Even though the weather forecast included rain and severe thunderstorms, yesterday morning dawned warm and sunny. The perfect day to build a high tunnel and we certainly took advantage of it. With the help of Mark Walden, Assistant Director of Grow Appalachia, and a small crew, the pile of wood, metal posts and a roll of plastic were transformed into our next step into sustainability – our first high tunnel.
A high tunnel is solar heated and manually vented. It can be used to lengthen the growing season for many crops. It protects the crops from the elements, as well as from insects and diseases. Because high tunnels are not green houses, they don’t require any electricity or heat. And, the crops are grown directly in the soil.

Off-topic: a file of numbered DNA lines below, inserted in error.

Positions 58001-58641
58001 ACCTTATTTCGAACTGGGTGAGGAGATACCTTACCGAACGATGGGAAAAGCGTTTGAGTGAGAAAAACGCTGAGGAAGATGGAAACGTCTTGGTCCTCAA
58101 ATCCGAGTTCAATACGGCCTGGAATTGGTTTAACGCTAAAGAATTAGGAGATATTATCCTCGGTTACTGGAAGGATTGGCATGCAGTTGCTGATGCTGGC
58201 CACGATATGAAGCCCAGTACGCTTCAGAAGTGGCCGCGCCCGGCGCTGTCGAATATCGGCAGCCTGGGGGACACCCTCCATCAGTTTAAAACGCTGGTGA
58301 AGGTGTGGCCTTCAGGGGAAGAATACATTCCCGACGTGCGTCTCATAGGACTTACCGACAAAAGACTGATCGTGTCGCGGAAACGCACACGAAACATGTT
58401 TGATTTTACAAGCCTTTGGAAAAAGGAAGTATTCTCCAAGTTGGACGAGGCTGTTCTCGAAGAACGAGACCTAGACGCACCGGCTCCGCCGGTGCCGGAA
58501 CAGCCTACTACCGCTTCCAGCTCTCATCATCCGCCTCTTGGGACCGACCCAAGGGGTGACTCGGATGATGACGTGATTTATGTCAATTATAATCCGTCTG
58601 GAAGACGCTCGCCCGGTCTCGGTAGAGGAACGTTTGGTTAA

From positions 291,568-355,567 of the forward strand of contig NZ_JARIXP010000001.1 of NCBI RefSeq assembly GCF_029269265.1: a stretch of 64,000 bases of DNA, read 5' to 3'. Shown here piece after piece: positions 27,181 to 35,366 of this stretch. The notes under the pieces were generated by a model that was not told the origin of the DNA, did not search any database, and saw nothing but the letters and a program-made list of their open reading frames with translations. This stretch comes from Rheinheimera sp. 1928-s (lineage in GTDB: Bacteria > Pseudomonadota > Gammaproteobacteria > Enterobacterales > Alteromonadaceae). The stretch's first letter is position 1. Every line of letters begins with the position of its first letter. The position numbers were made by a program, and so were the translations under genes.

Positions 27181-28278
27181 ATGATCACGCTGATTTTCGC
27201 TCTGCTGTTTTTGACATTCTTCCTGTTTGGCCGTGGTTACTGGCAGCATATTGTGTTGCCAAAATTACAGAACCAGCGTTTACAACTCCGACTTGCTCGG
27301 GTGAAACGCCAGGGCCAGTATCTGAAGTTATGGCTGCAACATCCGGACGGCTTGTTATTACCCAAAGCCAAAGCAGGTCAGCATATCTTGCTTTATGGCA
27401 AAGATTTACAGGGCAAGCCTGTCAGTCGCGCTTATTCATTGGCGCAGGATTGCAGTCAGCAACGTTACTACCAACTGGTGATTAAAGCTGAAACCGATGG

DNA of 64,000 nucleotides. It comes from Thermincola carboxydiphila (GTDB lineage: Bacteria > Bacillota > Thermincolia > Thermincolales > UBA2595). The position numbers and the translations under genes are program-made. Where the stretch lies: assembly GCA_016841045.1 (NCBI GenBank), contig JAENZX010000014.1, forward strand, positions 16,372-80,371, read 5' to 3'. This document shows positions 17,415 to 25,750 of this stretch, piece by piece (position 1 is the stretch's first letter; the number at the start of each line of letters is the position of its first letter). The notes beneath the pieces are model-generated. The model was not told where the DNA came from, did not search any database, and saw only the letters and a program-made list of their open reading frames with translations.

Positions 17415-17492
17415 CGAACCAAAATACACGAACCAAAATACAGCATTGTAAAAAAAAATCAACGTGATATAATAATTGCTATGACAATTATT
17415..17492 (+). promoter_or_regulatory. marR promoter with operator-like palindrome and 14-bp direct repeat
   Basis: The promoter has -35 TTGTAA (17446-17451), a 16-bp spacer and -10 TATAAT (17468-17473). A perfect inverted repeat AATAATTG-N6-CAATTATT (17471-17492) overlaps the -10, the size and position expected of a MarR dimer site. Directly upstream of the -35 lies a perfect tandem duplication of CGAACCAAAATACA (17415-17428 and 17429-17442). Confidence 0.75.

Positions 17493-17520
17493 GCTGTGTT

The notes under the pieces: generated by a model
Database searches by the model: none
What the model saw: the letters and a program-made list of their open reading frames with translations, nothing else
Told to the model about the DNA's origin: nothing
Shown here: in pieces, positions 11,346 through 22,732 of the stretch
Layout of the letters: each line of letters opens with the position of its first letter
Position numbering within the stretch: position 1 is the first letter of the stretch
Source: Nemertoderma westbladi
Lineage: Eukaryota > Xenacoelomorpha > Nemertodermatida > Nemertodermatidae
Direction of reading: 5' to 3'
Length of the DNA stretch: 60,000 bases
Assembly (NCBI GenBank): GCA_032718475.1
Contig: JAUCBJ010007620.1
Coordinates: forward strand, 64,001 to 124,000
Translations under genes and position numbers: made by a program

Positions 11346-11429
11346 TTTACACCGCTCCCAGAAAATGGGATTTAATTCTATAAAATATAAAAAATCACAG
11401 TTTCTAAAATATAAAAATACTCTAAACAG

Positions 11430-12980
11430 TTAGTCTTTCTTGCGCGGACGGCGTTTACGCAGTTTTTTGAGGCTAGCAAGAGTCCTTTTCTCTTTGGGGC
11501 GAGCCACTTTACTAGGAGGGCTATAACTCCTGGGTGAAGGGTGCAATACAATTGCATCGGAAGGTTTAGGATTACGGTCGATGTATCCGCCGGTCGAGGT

According to LCAAHC’s Director, Wayne Riley, over the next days and weeks, our 12 x 40 high tunnel will become home to a crop of tomatoes, peppers, eggplants and other vegetables that need extra protection right now. This will help us get a small jump on the growing season and open up four season gardening. It will enable us to grow vegetables well into the fall and winter months. It will educate the participants and assist with the expansion and sustainability of the LCAAHC Grow Appalachia Program.